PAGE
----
Bill Clinton planning to resume public role

The Washington Post

Six months after his exit from the White House turned into a personal and political debacle, Bill Clinton this week will begin a second attempt at launching his ex-presidency.

A succession of events and announcements about his post-presidential life planned for coming days will occur as Clinton is rebounding from what several friends described as a funk in his first months out of power, his departure shadowed by questions about his last-minute pardons and other controversies. By turns angry and morose, Clinton’s mood seemed darker even than during the Monica Lewinsky scandal, one former aide recalled last week.

Clinton’s natural buoyancy, these confidants said, has reasserted itself this summer. And his post-White House career, while still a work in progress, is coming into focus in a way that will have him back prominently in the news for the first time since the pardon uproar was at full boil.

He has invited his former Cabinet and top aides to an outdoor festival in Harlem on Monday to mark the formal opening of his New York office. Within the next few weeks, confidants said, Clinton expects to decide on various offers to write his White House memoirs, with an advance that some sources expect to be one of the largest in publishing history.

And while Clinton does not plan to directly challenge the Bush administration, aides said he is increasingly eager for an important public role. This means speaking out, including at two events this week, on subjects he is hoping to make signature issues of his post-White House career, combating AIDS in the developing world and encouraging racial reconciliation at home.

It also means plunging far more assertively into domestic politics than most ex-presidents have — by courting big donors, and talking strategy with presidential aspirants and any other Democrat who wants to hear it. He met last week with a group of freshman House Democrats to offer advice about the party’s agenda; he will attend his first formal Democratic fundraiser, a golf outing, next month.

At the same time, a politician who spent the past 22 years being catered to in a governor’s mansion and the White House is learning, sometimes clumsily, to manage the daily details of life. One aide went to an automated teller machine with Clinton, and saw that he was keeping a balance of a million U.S. dollars in an ordinary checking account.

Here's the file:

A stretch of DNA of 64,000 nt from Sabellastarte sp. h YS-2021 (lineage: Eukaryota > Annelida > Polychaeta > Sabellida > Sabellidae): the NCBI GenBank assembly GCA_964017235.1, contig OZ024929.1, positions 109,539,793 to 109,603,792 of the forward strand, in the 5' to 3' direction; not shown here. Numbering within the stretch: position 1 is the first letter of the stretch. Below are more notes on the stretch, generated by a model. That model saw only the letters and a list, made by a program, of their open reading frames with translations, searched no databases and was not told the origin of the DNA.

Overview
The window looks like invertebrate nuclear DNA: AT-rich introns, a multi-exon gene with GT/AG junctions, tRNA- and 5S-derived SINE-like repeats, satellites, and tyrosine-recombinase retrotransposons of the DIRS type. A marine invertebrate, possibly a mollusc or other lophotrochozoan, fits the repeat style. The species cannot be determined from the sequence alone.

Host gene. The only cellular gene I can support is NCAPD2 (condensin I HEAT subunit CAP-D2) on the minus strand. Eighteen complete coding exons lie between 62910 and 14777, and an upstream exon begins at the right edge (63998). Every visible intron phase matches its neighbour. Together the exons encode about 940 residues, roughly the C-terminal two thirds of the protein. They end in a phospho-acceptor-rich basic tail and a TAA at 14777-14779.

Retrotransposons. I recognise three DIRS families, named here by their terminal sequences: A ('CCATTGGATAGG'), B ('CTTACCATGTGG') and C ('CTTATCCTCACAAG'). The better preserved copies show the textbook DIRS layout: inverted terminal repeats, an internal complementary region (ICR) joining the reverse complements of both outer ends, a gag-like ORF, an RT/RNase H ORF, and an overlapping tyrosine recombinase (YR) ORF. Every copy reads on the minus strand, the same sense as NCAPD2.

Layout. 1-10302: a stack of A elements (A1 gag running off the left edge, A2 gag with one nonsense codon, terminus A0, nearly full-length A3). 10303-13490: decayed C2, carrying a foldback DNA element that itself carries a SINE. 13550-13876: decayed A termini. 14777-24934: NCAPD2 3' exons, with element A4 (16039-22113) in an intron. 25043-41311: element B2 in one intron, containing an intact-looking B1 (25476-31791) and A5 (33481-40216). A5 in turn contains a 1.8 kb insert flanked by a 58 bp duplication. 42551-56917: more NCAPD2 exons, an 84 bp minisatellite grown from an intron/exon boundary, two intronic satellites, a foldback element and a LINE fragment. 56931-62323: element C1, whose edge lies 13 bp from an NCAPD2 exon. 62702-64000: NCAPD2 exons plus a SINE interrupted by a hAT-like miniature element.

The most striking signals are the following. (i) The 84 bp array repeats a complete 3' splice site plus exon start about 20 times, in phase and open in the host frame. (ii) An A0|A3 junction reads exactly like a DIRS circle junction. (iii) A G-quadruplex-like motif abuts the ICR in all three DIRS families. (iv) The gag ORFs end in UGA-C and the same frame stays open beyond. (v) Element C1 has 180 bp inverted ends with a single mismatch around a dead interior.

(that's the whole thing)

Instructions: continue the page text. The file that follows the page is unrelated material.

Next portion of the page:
Clinton is often alone in the house in Westchester County when Sen. Hillary Rodham Clinton, D-New York, is in Washington.

While the couple aims to spend three or four nights a week together in New York or in Washington, aides said their extensive travel schedules frequently make that impossible. Dog Buddy often sleeps next to the former president, Clinton has told friends.

Clinton declined a request for a formal interview for this article, as he has turned down all interview requests — the total is 2,000, an aide said — since leaving office. He did respond to a question about how he is managing the transition to a new life: “I’ve never had a period of my life when I didn’t have a good time,” he said. “What I miss most is my work, about having influence on things I cared about.”

“It was a terrible 60 to 90 days; it was a difficult time for him,” McAuliffe said of the period after Clinton left office. These days, he added, “he is in terrific spirits.”

At 54, Clinton is one of the youngest ex-presidents ever, eager to make a fortune and influence issues from a platform that rests in a gray zone between celebrity and statesman. One day he drifts into the news pages by meeting with Nelson Mandela, another for playing billiards at a Hollywood party with actress Elizabeth Hurley.

Eager to help Clinton maximize his influence in the next phase of his life, a group of former top White House aides — chiefs of staff Erksine Bowles and John Podesta, and senior adviser Douglas Sosnik — earlier this month approached Clinton and volunteered to help plot strategy. In effect, they are hoping to reintroduce one of the planet’s most famous people to a public in a new role.

“The issues that animated his presidency are still the ones he wants to work on and make a contribution to,” said Podesta. “He wants to leave footprints.”